The rise of the gig economy radically transformed employment for many people in a very short time. The impacts and consequences of that transformation are still working their way through various parts of our country’s legal system. While legislators try to grapple with updating employment laws to cope with the change, judges are often stuck applying potentially outdated laws to modern situations.
Among the many concerns that have confronted businesses in the wake of the coronavirus pandemic, the issue of business interruption coverage has often loomed large. Many businesses had to shut down operations or at least greatly reduce their operations to comply with state lockdowns and avoid potential civil liability resulting from causing someone’s exposure to the virus. The losses companies faced as a result of these shutdowns easily numbered in the hundreds of billions of dollars.
COVID-19 has changed the way many organizations do business. Whether out of a sense of caution or to comply with emergency orders, many businesses have shifted to allowing more work from home and remote work from employees. This increase in remote work has had significant impacts on cyber security and cyber insurance.
The Insurance Services Office, more commonly referred to as ISO, has issued a number of revised endorsements dealing with additional insured status. ISO is the company responsible for creating insurance industry standardized forms. These new revised endorsements will likely be used by the majority of insurance companies for their United States-based commercial general liability policies.
Trucking companies have faced increasingly large jury verdicts resulting from accidents in recent years. At the same time, the insurance market has tightened, causing rate increases across many lines of commercial insurance. Trucking companies have already faced significant premium hikes over the last few years and were likely to see more of them even in the absence of any major regulatory action.
On May 14, 2020, the Federal Motor Carrier Safety Administration updated the rules and regulations related to hours of service requirements for the trucking industry. The FMCSA regulates the numbers of hours in day and week that a truck driver can work and also mandates a certain amount of rest time and days off. These regulations exist to limit the number of serious accidents caused by fatigue involving tractor trailers.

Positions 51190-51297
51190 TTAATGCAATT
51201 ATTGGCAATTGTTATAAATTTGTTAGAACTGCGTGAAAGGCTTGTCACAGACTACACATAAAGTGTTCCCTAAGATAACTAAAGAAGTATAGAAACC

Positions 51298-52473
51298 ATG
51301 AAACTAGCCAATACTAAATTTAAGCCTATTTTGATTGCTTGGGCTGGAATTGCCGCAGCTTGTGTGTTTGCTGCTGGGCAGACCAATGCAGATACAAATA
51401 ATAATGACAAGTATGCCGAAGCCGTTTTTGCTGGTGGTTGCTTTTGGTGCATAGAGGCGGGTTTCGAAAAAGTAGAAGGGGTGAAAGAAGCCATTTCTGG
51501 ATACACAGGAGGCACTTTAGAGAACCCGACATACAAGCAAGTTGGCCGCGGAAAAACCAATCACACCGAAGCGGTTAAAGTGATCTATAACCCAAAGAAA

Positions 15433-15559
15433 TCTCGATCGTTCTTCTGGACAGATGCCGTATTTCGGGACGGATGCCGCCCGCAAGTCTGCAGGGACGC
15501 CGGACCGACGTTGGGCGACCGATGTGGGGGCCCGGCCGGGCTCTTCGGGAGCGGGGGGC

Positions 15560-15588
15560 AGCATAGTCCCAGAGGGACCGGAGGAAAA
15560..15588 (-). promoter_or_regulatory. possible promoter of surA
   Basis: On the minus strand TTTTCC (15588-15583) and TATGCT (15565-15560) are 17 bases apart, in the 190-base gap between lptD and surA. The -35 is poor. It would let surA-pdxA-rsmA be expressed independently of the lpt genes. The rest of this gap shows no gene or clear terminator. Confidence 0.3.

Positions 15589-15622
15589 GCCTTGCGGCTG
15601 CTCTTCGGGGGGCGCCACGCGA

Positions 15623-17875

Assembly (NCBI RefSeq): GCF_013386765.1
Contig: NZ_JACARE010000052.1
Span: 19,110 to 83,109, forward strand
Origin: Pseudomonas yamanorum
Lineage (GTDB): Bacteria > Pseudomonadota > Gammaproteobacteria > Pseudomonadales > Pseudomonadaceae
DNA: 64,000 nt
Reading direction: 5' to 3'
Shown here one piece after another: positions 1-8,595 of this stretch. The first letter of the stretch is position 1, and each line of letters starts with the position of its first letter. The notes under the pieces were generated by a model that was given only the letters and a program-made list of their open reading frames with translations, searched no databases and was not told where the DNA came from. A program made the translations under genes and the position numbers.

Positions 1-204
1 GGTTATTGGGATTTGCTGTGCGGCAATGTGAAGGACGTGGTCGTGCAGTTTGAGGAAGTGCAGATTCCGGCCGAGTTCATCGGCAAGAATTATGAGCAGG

As COVID-19 sweeps through the country and does incredible damage to the health and well-being of many Americans, the virus has also caused significant economic damage. With so many cities and states issuing lockdowns, quarantines, and stay-at-home orders, many businesses have had to completely change the way they operate in a matter of weeks. Some have had to shut down completely.
On July 15, 2020 a number of high-profile, verified Twitter accounts were hacked. The goal seemed to be to push a double-your-money scam using Bitcoin. Some estimate that the hackers were able to net $100,000 in the cryptocurrency in a matter of minutes. These kinds of scams have always been prevalent on social media platforms, but never have so many notable accounts been taken over at once.
What does this mean for businesses that use Social Media, including Twitter, as a channel for promotion and outreach?
Rules regarding class certification can sometimes seem obscure and obtuse. These rules can have a considerable impact on multi-million dollar litigation, however. Due to the high cost and long period needed to defend against a class-action lawsuit, these cases are often won and lost at the class certification stage with defendants trying to settle cases quickly if they lose the battle to decertify a class.
There are many reasons why an employer may want to prevent employees from discussing their wages, salaries, bonuses, or other compensation. Pay disparities - even if based on differences in experience, training, or pay - can disrupt the working environment and lead to unhappy employees. Such discussions may lead to an increase in the number of employees demanding raises and seeking new positions if not granted. In the worst-case scenario, the information can lead to discrimination lawsuits with the high legal fees and detrimental reputation damage that such lawsuits cause.